The federal EITC is the nation’s most powerful anti-poverty program. It is only available to working families. As helpful as the state EITC is, improved by the General Assembly in the transportation budget, it does not do enough to help the poorest Ohioans because it is not refundable. That’s because when the credit is in excess of state income tax paid, you get no refund. We want to work with the legislature to develop a state EITC proposal that will be fiscally feasible and help the lowest income families take care of their basic needs.
Not every tax change in the bill is a positive. The Opportunity Zone tax break is not good policy. The Opportunity Zone program is made up of deep federal subsidy for wealthy owners of capital gains. If the state wants to invest in Opportunity Zones, it should be through direct funding to help the low-income residents of these census tracts with better services, links to good jobs, improved public transportation to broaden employment opportunities, better access to high quality child care, and other services that build opportunity for people, not add to the wealth of investors. This expensive tax break, amounting to $50 million in GRF revenue in 2021, should be eliminated from the budget.
The state will issue a half billion dollars in new business incentive tax credits over the course of the biennium. It will pay out for a half billion, and will carry a $1.2 billion in tax credit liability at the end of the biennium. By 2020, Ohio will forego almost $10 billion dollars in tax breaks. These tax breaks are growing fast – by 18% since 2011 – but they are not scrutinized like budget expenditures are. While it is appropriate to repeal the tax breaks the House includes in this bill, you also need to give the Tax Expenditure Review Committee the staff and resources it needs to do a thorough examination of the state’s 134 tax breaks. It would make sense to appropriate $530,000 a year, as the budget bill does in 2021 for the Joint Medicaid Oversight Committee.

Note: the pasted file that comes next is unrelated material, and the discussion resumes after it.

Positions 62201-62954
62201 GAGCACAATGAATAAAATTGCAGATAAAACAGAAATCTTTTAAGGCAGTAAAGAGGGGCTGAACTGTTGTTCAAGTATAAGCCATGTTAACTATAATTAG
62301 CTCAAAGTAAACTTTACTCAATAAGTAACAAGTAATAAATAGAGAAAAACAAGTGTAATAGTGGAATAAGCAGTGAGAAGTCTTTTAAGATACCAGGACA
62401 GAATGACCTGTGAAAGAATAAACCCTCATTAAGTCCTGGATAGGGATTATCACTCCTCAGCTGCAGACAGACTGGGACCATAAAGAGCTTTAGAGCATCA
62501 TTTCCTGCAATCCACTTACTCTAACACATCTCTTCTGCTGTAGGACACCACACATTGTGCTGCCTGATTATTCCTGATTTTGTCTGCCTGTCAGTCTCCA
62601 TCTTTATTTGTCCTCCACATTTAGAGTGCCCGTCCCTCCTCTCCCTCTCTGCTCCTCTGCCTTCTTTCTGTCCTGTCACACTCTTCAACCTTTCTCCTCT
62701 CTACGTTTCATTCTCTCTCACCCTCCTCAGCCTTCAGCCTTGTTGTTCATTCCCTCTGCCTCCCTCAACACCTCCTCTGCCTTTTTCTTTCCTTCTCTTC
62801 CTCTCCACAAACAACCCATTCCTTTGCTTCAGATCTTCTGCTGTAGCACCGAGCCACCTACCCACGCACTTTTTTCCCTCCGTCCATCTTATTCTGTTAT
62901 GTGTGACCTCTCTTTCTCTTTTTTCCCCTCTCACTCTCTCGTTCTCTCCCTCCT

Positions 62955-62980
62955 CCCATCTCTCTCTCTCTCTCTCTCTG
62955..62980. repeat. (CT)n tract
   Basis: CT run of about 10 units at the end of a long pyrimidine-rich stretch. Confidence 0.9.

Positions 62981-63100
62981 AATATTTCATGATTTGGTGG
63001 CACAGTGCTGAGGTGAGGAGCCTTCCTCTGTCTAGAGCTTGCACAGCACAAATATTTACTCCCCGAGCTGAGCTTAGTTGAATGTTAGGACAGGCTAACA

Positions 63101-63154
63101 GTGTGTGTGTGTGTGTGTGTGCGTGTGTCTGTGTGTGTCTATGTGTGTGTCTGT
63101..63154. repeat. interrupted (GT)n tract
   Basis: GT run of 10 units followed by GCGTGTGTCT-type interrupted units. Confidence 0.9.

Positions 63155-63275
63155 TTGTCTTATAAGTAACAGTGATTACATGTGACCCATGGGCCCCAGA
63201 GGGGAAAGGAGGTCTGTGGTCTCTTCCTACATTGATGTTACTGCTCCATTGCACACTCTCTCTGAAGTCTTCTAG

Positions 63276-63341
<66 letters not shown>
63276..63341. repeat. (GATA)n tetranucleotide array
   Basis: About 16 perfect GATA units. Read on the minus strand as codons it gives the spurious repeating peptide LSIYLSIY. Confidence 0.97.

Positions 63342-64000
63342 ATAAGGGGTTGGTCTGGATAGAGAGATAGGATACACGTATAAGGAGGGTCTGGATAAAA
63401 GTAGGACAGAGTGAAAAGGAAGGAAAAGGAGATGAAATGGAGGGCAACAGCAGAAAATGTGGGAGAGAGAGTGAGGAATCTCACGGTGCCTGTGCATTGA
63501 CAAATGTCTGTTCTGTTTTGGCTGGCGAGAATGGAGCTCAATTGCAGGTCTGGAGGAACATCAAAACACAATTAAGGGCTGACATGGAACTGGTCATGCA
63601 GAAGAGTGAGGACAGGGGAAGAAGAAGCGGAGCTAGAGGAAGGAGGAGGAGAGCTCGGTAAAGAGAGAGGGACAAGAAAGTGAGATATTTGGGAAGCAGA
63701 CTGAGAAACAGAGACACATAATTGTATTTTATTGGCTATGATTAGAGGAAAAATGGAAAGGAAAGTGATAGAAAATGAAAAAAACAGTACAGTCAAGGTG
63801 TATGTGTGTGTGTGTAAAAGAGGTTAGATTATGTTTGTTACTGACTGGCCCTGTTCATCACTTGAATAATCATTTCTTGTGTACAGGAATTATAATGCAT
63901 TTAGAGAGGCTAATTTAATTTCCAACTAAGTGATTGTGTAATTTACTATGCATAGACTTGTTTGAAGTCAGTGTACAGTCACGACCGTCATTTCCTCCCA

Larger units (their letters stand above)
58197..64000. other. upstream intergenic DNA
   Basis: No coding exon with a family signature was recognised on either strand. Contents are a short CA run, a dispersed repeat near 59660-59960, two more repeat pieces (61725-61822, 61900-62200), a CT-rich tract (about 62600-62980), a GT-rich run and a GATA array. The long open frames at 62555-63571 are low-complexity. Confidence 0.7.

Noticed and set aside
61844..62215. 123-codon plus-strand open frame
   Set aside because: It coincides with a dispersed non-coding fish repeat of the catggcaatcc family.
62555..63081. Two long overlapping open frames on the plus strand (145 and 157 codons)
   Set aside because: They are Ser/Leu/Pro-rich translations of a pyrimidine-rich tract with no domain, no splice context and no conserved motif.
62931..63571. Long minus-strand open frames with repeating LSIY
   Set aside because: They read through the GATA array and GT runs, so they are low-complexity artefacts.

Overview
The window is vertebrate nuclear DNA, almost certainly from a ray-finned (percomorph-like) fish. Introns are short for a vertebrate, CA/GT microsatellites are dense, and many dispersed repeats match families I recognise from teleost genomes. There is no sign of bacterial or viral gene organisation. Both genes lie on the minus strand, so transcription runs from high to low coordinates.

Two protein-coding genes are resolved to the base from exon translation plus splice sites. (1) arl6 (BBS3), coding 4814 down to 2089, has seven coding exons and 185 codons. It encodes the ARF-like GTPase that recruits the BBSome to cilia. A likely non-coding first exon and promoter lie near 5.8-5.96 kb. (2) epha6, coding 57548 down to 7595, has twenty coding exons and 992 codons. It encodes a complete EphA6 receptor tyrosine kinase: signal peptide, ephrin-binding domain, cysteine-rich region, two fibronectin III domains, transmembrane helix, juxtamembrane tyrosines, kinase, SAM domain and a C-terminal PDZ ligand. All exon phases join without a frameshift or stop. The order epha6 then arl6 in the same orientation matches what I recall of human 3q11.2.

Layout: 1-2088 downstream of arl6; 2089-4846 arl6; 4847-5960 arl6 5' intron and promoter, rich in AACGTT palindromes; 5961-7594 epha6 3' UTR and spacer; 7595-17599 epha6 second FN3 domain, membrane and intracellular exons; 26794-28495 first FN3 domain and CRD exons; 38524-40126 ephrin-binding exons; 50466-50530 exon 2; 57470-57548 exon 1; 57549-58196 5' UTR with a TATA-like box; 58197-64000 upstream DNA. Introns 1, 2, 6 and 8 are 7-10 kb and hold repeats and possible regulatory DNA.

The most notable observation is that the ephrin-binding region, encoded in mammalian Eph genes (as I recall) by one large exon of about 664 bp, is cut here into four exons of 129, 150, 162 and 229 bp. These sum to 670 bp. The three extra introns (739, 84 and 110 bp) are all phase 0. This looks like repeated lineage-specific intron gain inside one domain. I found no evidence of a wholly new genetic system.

ONGOING NEED FOR INVESTMENT
Ohio’s ranking among states in overall health indicators is near the bottom and today we remain near the top for deaths due to the drug epidemic, despite important progress. Investment in children remains inadequate for childcare and early education. Our infant mortality rate is higher than 42 other states. College in Ohio remains prohibitively expensive: Ohio is ranked 45th highest in college costs with community colleges and public universities costing 11.5 percent and 14.5 percent more than the national average, respectively. Local governments throughout Ohio work with $1.5 billion less a year than they had in 2010, due to the state’s elimination of tax authority, phase-out of tax reimbursements and cuts to revenue sharing.
We welcome Governor DeWine’s call for investment in Ohio and we note the impressive investments of the executive budget in Ohio’s underfunded child protective services, in indigent legal services and in the mental health continuum of care – investments strengthened in the House budget. The Medicaid expansion and the children’s health insurance program are fully funded. The House budget boosts funding to protect seniors from elder abuse by $1.5 million in each year – more is needed – and it earmarks $1.2 million for wage and hour enforcement each year, eliminating the 2021 cut in the executive budget. The Commission on Minority Health gets increased funding to address the infant mortality crisis. We appreciate these changes.